Their Biographies, Issue Positions, Voting Records, Public Statements, Ratings and their Funders.

Gertrude W. Abramson v. William Paterson College of New Jersey

Date: Aug. 3, 2001
Location: Court of Appeals, Third Circuit




On Appeal from the United States District Court
for the District of New Jersey
(D.C. Civil No. 95-cv-04353)
District Judge: Honorable Katharine S. Hayden

Argued January 25, 2001

Before: NYGAARD, ALITO, and RENDELL, Circuit Judges,

(Filed: August 3, 2001)

ALITO, Circuit Judge, concurring.

I write separately to add a brief explanation of my understanding of the basis for holding that the summary judgment record is sufficient to permit the plaintiff 's religious harassment claim to go to trial. Harassment is actionable under Title VII and the New Jersey Law Against Discrimination only if it is so severe or pervasive that it alters the terms or conditions of the plaintiff 's employment. See Faragher v. City of Boca Raton, 524 U.S. 775, 786 (1998); Taylor v. Metzger, 706 A.2d 685, 688-89 (N.J. 1998). Offensive comments and actions that do not rise to this level are insufficient. Id. This is an exacting standard, and William Paterson College argues that the evidence in this case does not meet it. The College relies on Heitzman v. Monmouth County, 728 A.2d 297 (N.J. Super. Ct. App. Div. 1999), in which certain anti-Semitic remarks were held not to have altered the conditions of employment, and the College maintains that "Abramson has not demonstrated conduct beyond `the ordinary tribulations of the workplace' which is so extreme as to amount to a change in the terms and conditions of employment." Appellee's Br. at 40 (quoting Faragher, 524 U.S. at 788). The Court responds to the College's argument by saying that "[t]he conduct in the instant case could be said to go beyond `simple teasing, offhand comments, and [non-serious] isolated incidents.' " Maj. Op. at 23 (quoting Faragher, 524 U.S. at 788) (brackets in majority opinion) (internal quotation marks and citations omitted in majority opinion). I agree with the Court's statement, but I think that it is necessary to explain why the conduct alleged in this case "could be said to go beyond . . . ."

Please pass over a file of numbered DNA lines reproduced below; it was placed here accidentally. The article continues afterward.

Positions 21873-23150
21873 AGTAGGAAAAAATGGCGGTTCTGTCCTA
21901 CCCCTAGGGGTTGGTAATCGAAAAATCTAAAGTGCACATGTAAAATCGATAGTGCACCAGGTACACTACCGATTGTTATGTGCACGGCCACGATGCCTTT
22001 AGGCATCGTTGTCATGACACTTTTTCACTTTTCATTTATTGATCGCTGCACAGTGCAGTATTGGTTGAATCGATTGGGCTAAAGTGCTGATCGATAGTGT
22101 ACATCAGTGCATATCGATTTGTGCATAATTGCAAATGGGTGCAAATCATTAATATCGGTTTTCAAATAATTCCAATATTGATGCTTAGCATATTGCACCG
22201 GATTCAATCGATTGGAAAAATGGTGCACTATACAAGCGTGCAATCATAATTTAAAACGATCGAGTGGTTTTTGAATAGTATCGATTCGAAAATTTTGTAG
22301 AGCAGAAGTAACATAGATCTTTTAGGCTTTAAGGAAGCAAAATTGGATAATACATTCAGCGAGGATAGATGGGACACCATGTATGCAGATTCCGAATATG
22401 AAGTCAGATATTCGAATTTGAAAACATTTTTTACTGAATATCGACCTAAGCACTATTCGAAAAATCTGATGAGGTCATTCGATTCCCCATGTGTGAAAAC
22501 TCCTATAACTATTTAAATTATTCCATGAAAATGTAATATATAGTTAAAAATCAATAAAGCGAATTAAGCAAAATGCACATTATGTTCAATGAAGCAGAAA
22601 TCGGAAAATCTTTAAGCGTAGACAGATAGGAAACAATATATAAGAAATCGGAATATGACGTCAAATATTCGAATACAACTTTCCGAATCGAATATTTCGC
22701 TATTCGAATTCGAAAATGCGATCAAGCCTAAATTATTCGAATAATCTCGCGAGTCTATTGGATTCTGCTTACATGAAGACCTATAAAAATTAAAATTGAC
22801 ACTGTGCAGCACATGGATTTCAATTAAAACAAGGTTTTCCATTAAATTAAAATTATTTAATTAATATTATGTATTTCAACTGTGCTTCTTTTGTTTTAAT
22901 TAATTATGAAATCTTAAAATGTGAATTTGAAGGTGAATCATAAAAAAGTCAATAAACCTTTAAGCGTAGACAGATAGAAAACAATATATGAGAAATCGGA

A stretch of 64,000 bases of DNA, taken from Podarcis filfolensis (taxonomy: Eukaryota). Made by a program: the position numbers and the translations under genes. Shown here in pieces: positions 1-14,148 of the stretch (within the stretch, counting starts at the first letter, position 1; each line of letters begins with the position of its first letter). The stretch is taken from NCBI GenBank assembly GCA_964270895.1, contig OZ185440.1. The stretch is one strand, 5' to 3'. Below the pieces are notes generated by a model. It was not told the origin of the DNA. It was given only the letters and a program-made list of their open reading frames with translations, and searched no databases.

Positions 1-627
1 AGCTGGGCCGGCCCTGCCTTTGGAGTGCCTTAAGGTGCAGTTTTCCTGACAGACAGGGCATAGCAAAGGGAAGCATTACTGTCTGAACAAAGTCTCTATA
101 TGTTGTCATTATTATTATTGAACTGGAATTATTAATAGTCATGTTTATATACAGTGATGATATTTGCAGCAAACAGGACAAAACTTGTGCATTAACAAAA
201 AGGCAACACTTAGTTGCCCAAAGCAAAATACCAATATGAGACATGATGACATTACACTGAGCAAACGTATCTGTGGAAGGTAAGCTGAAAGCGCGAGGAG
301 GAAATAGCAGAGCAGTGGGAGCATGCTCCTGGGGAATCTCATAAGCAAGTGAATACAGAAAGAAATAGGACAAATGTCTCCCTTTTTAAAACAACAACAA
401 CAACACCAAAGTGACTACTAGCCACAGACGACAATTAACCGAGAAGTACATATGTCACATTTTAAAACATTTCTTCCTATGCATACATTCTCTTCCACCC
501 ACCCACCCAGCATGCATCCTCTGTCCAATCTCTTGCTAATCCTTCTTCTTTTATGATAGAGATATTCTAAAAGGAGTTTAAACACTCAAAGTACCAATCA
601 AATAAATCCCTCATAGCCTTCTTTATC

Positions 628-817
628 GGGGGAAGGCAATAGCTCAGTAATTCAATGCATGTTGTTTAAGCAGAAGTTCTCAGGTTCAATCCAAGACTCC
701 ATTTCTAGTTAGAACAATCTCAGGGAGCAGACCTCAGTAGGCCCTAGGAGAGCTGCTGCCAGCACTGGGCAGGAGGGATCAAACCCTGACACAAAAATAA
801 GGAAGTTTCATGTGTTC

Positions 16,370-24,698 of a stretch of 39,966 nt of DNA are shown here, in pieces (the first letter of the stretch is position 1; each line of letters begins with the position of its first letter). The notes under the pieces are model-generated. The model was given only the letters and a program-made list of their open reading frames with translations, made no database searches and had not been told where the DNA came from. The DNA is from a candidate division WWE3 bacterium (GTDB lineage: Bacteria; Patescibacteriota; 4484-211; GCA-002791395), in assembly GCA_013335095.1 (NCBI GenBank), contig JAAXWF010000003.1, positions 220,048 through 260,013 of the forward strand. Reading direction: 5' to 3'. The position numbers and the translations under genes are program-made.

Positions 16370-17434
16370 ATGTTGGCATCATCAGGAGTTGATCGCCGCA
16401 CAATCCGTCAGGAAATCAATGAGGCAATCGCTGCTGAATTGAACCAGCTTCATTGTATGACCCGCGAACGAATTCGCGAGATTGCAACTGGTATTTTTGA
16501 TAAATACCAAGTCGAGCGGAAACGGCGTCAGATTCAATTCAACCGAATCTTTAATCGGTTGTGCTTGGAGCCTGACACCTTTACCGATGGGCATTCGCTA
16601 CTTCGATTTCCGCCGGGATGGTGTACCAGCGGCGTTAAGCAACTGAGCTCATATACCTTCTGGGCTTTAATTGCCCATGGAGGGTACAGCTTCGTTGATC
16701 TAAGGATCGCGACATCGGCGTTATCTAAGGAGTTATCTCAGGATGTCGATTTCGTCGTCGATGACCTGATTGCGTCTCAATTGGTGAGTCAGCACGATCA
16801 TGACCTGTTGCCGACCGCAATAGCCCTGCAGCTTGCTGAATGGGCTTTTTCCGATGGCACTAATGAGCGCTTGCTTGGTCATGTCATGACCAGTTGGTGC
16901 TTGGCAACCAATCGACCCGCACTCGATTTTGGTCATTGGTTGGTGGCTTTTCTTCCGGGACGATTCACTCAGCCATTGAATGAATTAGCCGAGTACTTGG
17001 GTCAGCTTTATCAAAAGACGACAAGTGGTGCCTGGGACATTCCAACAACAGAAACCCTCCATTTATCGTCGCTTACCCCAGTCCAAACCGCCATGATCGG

The reason is that a reasonable trier of fact could infer that officials of the College intentionally pressured the plaintiff to violate the dictates of her faith in order to keep her job. As the brief of an amicus curiae observes:

When an employer deliberately reschedules important meetings for Friday afternoons, the message to an Orthodox Jewish employee is clear as a bell. Such rescheduling tells the employee that continued observance of his or her faith will be viewed as incompatible with adequate job performance. Repeated requests that work be done on Saturdays or Jewish holidays-or telephone messages left on a Jewish religious holiday demanding an `immediate' response- are aimed directly at an employee's religious observance. Criticism of an employee's effort to reconcile his or her schedule with the observance of Jewish holidays delivers the message that the religious observer is not welcome at the place of employment.

Intentionally pressuring a person to choose between faith and career is more "severe" and has a more direct effect on the conditions of employment than the sort of offensive remarks at issue in Heitzman. While case law provides only limited protection for employees whose religious obligations conflict with neutral job requirements, see Employment Div., Dep't of Human Resources of Oregon v. Smith , 494 U.S. 872 (1990); Trans World Airlines, Inc. v. Hardison, 432 U.S. 63 (1977), Title VII does not permit an employer to manipulate job requirements for the purpose of putting an employee to the "cruel choice" between religion and employment. Braunfeld v. Brown, 366 U.S. 599, 616 (1961) (Stewart, J., dissenting). It is for this reason, in my view, that the summary judgment record is sufficient to support the plaintiff 's religious harassment claim.